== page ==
James Gathany / PIXNIO
February 16, 2022
With Mosquirix approved by WHO, hopes are high for a breakthrough in fight against Malaria
Mosquito-borne Malaria is one of the world’s major infectious illnesses, claiming between one and three million lives each year and affecting 40% of the world’s population in roughly 107 countries.
While antimalarial medications and other treatments have slowed the spread of the disease thus far, the rise of drug resistance to malaria has demanded a more permanent cure.
After more than 60 years of research and development, a potential breakthrough has taken shape as a recombinant protein-based malaria vaccine, RTS,S/AS01, also known as Mosquirix, which the World Health Organization (WHO) approved use for children in sub-Saharan Africa and other impacted regions on October 6, 2021.
COVID-19 boosted research in mRNA vaccines
Malaria is spread by female Anopheles mosquitoes. They feed on nectar but require blood for proliferation. When an infected mosquito inserts her needle-like mouth into an organism, the malaria parasite – plasmodium falciparum – enters the body with the mosquito’s saliva.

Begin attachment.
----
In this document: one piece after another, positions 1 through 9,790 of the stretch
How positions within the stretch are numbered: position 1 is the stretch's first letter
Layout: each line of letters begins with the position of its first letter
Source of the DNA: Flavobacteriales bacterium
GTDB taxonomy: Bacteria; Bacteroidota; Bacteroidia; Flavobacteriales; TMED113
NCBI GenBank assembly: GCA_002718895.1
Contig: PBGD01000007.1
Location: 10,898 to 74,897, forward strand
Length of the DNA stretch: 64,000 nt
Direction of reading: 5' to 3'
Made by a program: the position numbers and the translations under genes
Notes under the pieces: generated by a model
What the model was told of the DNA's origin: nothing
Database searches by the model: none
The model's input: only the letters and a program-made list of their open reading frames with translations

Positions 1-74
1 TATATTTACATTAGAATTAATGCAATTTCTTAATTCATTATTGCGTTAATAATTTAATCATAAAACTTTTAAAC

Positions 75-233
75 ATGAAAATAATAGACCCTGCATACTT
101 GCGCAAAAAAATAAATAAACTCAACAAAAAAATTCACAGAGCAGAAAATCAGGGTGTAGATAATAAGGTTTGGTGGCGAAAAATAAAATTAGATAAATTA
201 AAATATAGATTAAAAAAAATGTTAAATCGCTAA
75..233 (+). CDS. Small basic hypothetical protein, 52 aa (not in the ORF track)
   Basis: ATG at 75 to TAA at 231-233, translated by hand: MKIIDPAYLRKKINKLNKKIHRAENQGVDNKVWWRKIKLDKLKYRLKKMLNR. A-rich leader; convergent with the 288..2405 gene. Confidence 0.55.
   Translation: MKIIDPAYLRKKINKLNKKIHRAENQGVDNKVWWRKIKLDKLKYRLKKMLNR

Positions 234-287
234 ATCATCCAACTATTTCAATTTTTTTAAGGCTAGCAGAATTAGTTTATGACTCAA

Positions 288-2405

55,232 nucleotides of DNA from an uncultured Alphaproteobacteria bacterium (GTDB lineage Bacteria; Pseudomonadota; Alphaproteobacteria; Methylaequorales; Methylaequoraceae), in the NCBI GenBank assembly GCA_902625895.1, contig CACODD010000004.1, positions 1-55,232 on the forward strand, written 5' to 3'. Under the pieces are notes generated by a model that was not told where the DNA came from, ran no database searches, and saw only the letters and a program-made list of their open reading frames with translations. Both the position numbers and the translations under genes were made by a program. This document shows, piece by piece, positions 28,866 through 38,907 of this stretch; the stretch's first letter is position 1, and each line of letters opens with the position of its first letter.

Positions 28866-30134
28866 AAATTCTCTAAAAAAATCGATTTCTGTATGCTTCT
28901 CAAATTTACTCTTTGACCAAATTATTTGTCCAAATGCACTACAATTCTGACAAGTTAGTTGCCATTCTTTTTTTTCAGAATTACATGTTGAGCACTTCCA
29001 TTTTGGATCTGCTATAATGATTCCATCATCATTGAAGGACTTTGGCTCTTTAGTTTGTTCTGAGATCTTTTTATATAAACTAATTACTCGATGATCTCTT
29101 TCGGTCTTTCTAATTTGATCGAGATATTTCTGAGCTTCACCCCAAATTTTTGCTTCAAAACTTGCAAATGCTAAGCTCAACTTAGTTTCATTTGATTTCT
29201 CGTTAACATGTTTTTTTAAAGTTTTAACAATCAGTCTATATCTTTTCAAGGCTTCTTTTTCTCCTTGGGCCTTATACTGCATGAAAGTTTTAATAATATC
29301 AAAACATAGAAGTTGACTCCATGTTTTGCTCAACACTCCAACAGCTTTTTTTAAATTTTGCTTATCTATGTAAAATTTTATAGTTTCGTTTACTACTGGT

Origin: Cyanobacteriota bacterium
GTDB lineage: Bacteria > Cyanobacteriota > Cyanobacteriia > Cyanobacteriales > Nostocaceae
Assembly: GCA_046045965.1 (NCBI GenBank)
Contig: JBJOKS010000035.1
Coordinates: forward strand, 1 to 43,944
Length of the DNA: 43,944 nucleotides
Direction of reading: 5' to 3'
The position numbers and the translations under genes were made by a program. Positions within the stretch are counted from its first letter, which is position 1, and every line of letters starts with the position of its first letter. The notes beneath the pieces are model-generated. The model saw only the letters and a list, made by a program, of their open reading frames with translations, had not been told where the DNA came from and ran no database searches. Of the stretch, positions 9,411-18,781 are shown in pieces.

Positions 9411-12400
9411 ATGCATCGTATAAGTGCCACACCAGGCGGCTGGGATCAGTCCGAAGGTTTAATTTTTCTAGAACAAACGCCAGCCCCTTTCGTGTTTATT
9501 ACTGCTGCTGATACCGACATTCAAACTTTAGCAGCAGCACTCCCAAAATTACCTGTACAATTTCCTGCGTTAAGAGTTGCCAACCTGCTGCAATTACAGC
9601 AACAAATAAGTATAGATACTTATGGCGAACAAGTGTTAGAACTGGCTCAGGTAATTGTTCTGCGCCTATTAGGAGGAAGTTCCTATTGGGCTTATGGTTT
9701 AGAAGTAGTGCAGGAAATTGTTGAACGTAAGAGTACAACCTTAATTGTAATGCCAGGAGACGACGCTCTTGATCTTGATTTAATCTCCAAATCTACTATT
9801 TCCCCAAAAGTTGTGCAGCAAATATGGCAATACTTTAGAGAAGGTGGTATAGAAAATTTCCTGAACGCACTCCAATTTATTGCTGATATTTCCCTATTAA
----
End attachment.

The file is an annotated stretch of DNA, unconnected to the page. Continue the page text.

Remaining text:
The parasite makes its way to the liver of the infected organism, where it replicates itself thousands of times before spilling out to infect red blood cells. It is when the parasite multiplies inside red blood cells that the infected individual will experience a variety of flu-like symptoms, including a fever, headache, sweats, and chills. If left untreated, many victims, especially children under the age of five, develop kidney or liver failure, fall into a coma, or die from severe anemia.
The difficulty of creating a malaria vaccine is attributed to one simple characteristic: malaria is caused not by a bacteria or virus, but a parasite. This seemingly minute difference makes the developmental process all the much harder – not to mention the fact there are over 200 species of malaria, only 5 of which can cause illness in humans.
To begin, the largest of viruses contain about 200 genes while the malaria parasite contains around 5,300. When the parasite multiplies, genes are moved across homologous chromosomes via a process known as recombination which results in genetic variations. According to a journal published by Professor and Chair of Molecular Parasitology at the University of Edinburgh, David E. Arnot, and referenced by the Wellcome Sanger Institute, this gene recombination occurs in approximately “0.2 percent of parasites after each 48-hour life cycle in the red blood cell”.